PHOTO: SAVERIO TRUGLIA FOR THE WALL STREET JOURNAL
The passing of Sam Zell, a visionary in real estate investing, has reminded us of the importance of seizing opportunities when others are faced with challenges. Throughout the years, Zell made pre-emptive and counterintuitive calls during times of significant difficulties in the real estate market, earning him the nickname “the Grave Dancer.“
The saying “When there is blood in the street, buy property” holds true for various sectors of the market today. Despite variations in performance across sectors, many sectors are experiencing a decline, presenting potential investment opportunities.
Key observations in the current market:
- Downward pressure on rent and high vacancy rates in some sectors.
- Properties with impending loan maturities, require owners to inject fresh capital to retain ownership.
- Pricing per square foot in certain sectors has reached levels comparable to those seen 15 to 20 years ago.
The prevailing sentiment among market participants is that the market may continue to decline further before reaching a turning point, particularly in certain sectors. While many investors are waiting for the market bottom, this strategy carries significant risks. Determining the bottom of a market is typically possible only six to nine months after it has occurred. By that time, values often rise faster than anticipated due to herd mentality.
Reflecting on the last financial crisis, property values hit their lowest point in New York in 2010. Investors who purchased properties in 2009, although experiencing a slight decline in 2010, saw their investments appreciate significantly by 2014 or 2015. Seasoned market participants attest that the best deals they ever made were during times like the current market conditions.
Despite recognizing the remarkably low prices in the market, few investors are taking action and entering the market. This hesitation may be due to uncertainty and the fear of catching a falling knife.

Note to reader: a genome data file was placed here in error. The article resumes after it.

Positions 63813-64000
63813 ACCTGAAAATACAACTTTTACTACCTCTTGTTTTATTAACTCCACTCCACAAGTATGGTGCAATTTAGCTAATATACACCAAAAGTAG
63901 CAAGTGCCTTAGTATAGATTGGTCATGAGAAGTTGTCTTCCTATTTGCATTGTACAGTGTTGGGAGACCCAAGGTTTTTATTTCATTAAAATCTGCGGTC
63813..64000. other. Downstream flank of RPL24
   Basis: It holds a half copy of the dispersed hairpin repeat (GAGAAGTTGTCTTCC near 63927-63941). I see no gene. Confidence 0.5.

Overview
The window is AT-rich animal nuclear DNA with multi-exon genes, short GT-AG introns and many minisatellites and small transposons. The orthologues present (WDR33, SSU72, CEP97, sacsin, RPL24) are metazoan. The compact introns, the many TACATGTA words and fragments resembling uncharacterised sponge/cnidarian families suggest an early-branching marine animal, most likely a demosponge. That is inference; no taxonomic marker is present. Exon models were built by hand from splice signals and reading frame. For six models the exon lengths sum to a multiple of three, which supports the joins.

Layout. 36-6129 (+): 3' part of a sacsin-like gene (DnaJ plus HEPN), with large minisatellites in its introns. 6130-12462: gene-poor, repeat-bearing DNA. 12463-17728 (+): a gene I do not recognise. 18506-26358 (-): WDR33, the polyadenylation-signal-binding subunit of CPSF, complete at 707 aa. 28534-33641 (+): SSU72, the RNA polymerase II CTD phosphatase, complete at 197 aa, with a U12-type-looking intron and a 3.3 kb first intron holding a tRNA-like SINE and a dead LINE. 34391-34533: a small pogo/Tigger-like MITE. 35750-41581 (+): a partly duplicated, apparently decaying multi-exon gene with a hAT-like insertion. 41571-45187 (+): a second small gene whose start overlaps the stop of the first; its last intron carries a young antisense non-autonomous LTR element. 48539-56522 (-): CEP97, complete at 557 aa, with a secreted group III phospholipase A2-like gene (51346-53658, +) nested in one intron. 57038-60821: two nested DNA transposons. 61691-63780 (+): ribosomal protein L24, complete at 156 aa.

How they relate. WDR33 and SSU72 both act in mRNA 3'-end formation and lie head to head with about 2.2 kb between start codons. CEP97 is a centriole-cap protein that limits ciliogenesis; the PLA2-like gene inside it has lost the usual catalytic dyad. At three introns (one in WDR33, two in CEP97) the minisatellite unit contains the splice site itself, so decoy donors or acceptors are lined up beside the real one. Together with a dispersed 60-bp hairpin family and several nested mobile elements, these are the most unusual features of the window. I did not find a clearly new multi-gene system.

Looking ahead, if given the opportunity to invest $1 billion in Manhattan real estate, I would focus on development sites. Demolishing existing buildings, reducing real estate taxes, and holding these properties until the peak of the next cycle could potentially yield returns of two, three, or even four times the initial capital.
This strategy is based on historical cycles in Manhattan’s real estate market, where the best development sites have consistently sold at prices exceeding the previous peak. For example:
- In 1986 and 1987, top land sites sold for approximately $125 per buildable square foot.
- In 1997 and 1998, the best sites commanded $350 per buildable square foot.
- By 2006 and 2007, values skyrocketed to $750 per buildable square foot.
- In 2015 and 2016, several sites were sold for around $1,100 per buildable square foot.
During the pandemic in 2020, these values dipped to the $300s but recovered to around $500 per buildable square foot in early 2022. With current interest rate increases and construction loan pricing, there is downward pressure on land values once again, creating a compelling opportunity for land acquisition.
The real estate market is currently presenting opportunities for astute investors who are willing to act when others are fearful. While market timing can be challenging, historical cycles and the experiences of long-time investors demonstrate that some of the best deals are made during periods of market uncertainty.
Taking calculated risks and capitalizing on low prices can lead to substantial returns in the future.